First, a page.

An annual event for me is the TA briefing and preparation for LSM1103 Biodiversity. The module objectives are clearly explained so TAs know th reason behind every thing we do, an how we maximise efficiency. Once they are on board, the complicated module runs well. Since it’s usually close to National Day like this year, I wear red – otherwise an anathema for field biologists!
Happy National Day!
Once the module briefing was over, it was a quick refresher through the Kent Ridge practical which serves as an orientation to participation and science and sensitisation to the environment. Then the walk to pick out the plants and discuss ideas about how to facilitate the session.
We moved the TAs quickly through the sites in a bus, while they eyeballed the route to familiarise themselves not just with the flora, but the landscape and facilities, in case of emergencies. We usually have storms to contend with and will tack the weather radar on an iPad from the safety vehicle, ready to activate everyone to take cover! It has happened a couple of times in the past, but we’ll hope for a pleasant day.
TAs will avoid crossing the pedestrian-risky Gap junction so our LSM1103 students will miss seeing the Kent Ridge plaque, except from a distance. But they will be in campus for at least three years, so we’ll let them look for it themselves!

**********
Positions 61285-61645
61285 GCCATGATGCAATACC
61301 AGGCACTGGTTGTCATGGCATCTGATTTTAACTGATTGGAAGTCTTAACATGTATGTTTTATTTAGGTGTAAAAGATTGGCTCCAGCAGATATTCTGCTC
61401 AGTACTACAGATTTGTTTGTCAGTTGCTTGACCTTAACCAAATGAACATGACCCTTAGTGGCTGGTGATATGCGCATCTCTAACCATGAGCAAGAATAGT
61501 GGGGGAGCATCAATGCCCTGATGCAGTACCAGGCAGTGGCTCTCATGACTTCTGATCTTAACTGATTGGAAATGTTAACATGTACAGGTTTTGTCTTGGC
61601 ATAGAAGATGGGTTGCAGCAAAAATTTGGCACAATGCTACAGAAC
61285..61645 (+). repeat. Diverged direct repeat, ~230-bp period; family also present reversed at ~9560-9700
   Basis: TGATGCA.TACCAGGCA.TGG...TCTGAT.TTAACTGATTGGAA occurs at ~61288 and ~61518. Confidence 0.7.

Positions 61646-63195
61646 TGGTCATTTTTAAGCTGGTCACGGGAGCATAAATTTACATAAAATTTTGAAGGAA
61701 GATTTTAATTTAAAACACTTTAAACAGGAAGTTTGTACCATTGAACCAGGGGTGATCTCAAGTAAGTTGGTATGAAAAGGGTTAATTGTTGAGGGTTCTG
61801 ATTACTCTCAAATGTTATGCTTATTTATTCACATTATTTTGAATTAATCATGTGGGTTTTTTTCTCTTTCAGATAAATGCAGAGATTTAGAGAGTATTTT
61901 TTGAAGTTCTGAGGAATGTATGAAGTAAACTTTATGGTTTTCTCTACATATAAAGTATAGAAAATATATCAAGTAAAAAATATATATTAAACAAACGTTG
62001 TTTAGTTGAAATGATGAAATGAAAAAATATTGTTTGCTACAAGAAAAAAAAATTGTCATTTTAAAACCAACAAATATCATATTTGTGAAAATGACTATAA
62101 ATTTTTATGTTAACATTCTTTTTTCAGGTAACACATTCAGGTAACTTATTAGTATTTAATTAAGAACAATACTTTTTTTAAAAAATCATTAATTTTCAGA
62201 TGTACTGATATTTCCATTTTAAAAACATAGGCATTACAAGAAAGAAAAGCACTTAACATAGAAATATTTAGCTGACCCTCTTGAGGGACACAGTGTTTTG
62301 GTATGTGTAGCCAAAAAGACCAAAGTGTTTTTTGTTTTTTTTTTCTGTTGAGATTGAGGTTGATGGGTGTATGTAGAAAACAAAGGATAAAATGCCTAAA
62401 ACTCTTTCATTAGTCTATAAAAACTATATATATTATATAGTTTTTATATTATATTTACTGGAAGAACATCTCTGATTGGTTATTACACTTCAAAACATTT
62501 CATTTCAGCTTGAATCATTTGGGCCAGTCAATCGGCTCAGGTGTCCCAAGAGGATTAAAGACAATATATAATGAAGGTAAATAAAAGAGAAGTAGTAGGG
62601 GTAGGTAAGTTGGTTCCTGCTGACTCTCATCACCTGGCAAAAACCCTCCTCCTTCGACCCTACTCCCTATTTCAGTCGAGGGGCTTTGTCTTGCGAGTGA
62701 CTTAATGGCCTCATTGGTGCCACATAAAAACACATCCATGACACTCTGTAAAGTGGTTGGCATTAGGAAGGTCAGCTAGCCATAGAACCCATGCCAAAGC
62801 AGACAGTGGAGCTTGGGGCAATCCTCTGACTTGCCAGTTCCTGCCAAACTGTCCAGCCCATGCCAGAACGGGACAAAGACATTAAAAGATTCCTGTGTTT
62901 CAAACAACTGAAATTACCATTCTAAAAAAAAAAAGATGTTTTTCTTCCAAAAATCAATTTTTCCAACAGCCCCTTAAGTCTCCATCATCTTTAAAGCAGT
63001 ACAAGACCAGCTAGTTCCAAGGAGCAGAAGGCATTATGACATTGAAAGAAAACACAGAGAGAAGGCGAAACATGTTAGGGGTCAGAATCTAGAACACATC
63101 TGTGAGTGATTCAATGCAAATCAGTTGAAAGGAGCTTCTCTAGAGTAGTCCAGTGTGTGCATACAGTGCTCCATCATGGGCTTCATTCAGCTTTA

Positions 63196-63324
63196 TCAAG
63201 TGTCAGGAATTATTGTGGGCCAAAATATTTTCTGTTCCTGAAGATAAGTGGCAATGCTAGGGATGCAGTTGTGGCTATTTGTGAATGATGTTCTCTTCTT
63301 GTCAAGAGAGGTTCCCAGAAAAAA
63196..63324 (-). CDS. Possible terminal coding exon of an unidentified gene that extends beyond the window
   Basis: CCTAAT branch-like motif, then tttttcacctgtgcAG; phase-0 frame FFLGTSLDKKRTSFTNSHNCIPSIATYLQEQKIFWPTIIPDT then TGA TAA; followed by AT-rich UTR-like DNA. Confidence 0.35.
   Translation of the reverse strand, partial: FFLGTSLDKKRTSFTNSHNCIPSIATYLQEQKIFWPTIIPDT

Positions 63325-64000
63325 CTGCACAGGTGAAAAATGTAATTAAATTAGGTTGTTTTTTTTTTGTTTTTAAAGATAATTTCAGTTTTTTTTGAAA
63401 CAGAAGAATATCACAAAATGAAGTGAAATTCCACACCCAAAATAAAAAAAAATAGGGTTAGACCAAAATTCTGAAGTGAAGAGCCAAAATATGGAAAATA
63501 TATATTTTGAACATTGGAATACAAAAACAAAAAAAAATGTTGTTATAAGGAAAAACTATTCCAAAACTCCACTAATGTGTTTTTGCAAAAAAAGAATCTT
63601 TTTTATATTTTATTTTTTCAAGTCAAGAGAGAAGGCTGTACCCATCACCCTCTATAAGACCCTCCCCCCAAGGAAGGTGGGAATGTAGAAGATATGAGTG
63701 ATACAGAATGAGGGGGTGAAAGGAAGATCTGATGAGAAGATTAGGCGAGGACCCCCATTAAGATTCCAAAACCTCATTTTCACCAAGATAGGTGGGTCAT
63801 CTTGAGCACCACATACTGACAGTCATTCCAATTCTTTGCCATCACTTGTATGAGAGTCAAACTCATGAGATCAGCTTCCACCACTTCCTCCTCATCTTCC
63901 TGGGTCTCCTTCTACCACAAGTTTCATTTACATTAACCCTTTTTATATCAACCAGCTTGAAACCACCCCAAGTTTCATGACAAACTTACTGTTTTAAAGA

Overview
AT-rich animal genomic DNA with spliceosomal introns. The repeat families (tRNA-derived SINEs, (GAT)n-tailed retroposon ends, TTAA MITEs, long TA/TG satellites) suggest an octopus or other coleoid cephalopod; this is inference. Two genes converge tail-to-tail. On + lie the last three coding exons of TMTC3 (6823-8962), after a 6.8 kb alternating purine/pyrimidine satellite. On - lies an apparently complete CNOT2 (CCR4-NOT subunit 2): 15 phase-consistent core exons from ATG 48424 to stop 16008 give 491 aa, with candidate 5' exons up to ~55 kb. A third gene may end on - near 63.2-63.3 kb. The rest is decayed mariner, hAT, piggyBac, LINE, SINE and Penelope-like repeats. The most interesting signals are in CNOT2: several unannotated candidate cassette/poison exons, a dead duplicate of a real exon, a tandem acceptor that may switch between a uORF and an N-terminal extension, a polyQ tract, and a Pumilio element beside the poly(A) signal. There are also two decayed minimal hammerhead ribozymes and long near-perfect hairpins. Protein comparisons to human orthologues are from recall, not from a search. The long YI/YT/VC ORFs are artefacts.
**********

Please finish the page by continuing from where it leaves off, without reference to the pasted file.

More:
A short while later, FTTA Xu Weiting hopped out of the van to report on the roosting bat colony – only one individual today! The palm tree is encountered amidst the very built-up Science Park Drive, which we walk quickly through. Most of it is a construction site and the roost is an oasis tot he TA, who will pause to chat about the relationship between bats and the forest. Most of the bats have left this roost since the construction began, so we were happy one had persisted.
One bat, will sustain us!
Looking for the sole bat
Heading to Kent Ridge Park at the end of Science Park Drive
I dropped Weiting and the TAs off at what used to be a lawn at the end of the road! Now a road leads to Normanton Park, AYE and Portsdown, and a sidepath links the marginalised pedestrian to Kent Ridge Park. I was surpsied by this just last week as I toured some “Nature as Practise” conference participants around the ridge. I sure was surprised by the new connection and nearly ended up in Porstdown!
This van driver, however, was one of our regulars, a local who knows our route well. So I could left the driver at the Gap for him to meet the TAs at Kent Ridge Park while I went to pack the National Day Coastal Cleanup supplies. Weiting and the TAs continued on foot to the Reflections of Bukit Chandu where the practical ends. From there, we will bus students back to NUS over the next two Fridays.
It is a large class, but with a good operational procedure, an enthusiastic bunch of TAs (just look at that self below!) and the remnant greenery of the ridge, our 250+ undergrads WILL have an interesting time – in fact, we’ll make them tell us all about it after with an essay which the TAs will scrutinise!
Canopy walk to Reflections at Bukit Chandu
TA group selfie!
What it looks like when the practicals get started!